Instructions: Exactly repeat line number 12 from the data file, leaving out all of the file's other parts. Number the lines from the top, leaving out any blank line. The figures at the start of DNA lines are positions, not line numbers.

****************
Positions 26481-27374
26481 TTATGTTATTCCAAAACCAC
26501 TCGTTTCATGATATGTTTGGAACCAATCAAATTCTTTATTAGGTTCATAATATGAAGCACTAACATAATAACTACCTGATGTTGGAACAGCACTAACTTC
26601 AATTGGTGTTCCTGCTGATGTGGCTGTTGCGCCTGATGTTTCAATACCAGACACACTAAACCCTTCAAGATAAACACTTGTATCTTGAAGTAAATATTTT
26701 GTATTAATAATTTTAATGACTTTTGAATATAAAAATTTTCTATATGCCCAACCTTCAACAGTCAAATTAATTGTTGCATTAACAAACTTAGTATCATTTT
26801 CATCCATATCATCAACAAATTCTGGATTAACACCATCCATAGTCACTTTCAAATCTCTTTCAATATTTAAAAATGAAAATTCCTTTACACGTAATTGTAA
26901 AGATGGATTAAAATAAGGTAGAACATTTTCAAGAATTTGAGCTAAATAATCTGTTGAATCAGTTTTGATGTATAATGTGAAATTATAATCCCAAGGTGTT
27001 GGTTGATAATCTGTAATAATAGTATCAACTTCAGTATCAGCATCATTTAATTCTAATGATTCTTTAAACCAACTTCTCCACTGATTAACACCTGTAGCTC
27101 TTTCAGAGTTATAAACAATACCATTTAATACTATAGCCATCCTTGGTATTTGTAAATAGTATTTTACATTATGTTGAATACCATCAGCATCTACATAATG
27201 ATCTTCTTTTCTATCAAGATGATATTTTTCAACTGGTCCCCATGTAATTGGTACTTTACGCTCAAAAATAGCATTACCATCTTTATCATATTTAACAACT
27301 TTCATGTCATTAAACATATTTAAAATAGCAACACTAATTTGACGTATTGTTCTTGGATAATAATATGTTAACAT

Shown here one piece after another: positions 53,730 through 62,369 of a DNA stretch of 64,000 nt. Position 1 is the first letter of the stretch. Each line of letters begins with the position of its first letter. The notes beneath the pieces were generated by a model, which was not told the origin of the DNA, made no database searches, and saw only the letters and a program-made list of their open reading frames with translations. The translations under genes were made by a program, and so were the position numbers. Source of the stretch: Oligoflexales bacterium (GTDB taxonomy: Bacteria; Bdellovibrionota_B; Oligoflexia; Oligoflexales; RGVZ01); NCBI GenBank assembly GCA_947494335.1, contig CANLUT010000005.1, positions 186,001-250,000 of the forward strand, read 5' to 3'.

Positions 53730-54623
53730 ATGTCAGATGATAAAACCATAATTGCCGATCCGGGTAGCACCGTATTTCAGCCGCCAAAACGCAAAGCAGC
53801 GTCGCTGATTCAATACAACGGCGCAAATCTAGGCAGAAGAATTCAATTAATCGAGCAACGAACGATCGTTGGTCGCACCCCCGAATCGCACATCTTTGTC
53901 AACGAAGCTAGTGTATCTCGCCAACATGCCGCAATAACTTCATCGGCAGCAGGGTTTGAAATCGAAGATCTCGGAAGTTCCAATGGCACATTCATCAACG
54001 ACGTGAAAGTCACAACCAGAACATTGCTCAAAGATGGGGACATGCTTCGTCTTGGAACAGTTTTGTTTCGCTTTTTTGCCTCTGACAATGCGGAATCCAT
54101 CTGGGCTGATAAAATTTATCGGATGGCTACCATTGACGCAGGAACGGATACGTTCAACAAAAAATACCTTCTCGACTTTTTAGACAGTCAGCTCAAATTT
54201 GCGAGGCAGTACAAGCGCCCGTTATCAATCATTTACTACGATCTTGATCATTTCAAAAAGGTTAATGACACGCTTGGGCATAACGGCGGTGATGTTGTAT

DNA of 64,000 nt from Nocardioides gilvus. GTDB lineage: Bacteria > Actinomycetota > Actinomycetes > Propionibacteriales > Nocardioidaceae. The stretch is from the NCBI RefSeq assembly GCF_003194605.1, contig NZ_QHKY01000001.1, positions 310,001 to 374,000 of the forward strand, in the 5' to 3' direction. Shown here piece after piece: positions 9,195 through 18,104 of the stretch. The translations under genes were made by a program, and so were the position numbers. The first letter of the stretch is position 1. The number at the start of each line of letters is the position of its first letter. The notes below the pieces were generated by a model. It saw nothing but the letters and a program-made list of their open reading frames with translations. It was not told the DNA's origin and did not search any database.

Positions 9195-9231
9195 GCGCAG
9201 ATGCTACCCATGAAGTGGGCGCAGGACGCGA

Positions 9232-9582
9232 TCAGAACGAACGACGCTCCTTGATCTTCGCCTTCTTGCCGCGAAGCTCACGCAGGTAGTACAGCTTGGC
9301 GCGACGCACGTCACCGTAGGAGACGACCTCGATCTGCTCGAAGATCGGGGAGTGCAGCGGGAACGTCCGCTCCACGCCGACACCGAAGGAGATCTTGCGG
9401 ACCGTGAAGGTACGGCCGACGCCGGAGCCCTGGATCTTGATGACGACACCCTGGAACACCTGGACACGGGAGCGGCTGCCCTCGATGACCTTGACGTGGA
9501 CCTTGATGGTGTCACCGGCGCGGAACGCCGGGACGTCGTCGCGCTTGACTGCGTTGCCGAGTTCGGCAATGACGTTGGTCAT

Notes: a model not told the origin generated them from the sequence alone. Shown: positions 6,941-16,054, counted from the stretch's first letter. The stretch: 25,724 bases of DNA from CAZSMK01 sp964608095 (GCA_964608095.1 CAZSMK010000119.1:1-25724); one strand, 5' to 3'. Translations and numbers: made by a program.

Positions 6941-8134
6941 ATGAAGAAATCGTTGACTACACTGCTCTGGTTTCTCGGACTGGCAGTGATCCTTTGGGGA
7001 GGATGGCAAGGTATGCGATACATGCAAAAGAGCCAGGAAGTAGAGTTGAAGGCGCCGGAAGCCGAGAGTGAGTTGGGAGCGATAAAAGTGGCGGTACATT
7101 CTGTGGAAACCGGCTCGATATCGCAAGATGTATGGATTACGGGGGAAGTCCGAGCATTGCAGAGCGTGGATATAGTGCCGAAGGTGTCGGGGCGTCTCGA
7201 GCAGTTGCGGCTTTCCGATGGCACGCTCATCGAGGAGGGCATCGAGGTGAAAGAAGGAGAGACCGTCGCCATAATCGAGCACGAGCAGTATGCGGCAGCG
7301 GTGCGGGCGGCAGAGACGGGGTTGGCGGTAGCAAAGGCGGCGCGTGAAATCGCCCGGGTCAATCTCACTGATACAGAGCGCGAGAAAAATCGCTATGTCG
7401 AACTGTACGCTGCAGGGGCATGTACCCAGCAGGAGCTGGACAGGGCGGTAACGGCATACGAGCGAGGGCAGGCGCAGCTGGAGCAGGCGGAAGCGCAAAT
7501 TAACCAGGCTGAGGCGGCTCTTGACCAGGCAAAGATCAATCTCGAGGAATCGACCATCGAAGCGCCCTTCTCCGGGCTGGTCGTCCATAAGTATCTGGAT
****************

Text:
Shown here one piece after another: positions 53,730 through 62,369 of a DNA stretch of 64,000 nt. Position 1 is the first letter of the stretch. Each line of letters begins with the position of its first letter. The notes beneath the pieces were generated by a model, which was not told the origin of the DNA, made no database searches, and saw only the letters and a program-made list of their open reading frames with translations. The translations under genes were made by a program, and so were the position numbers. Source of the stretch: Oligoflexales bacterium (GTDB taxonomy: Bacteria; Bdellovibrionota_B; Oligoflexia; Oligoflexales; RGVZ01); NCBI GenBank assembly GCA_947494335.1, contig CANLUT010000005.1, positions 186,001-250,000 of the forward strand, read 5' to 3'.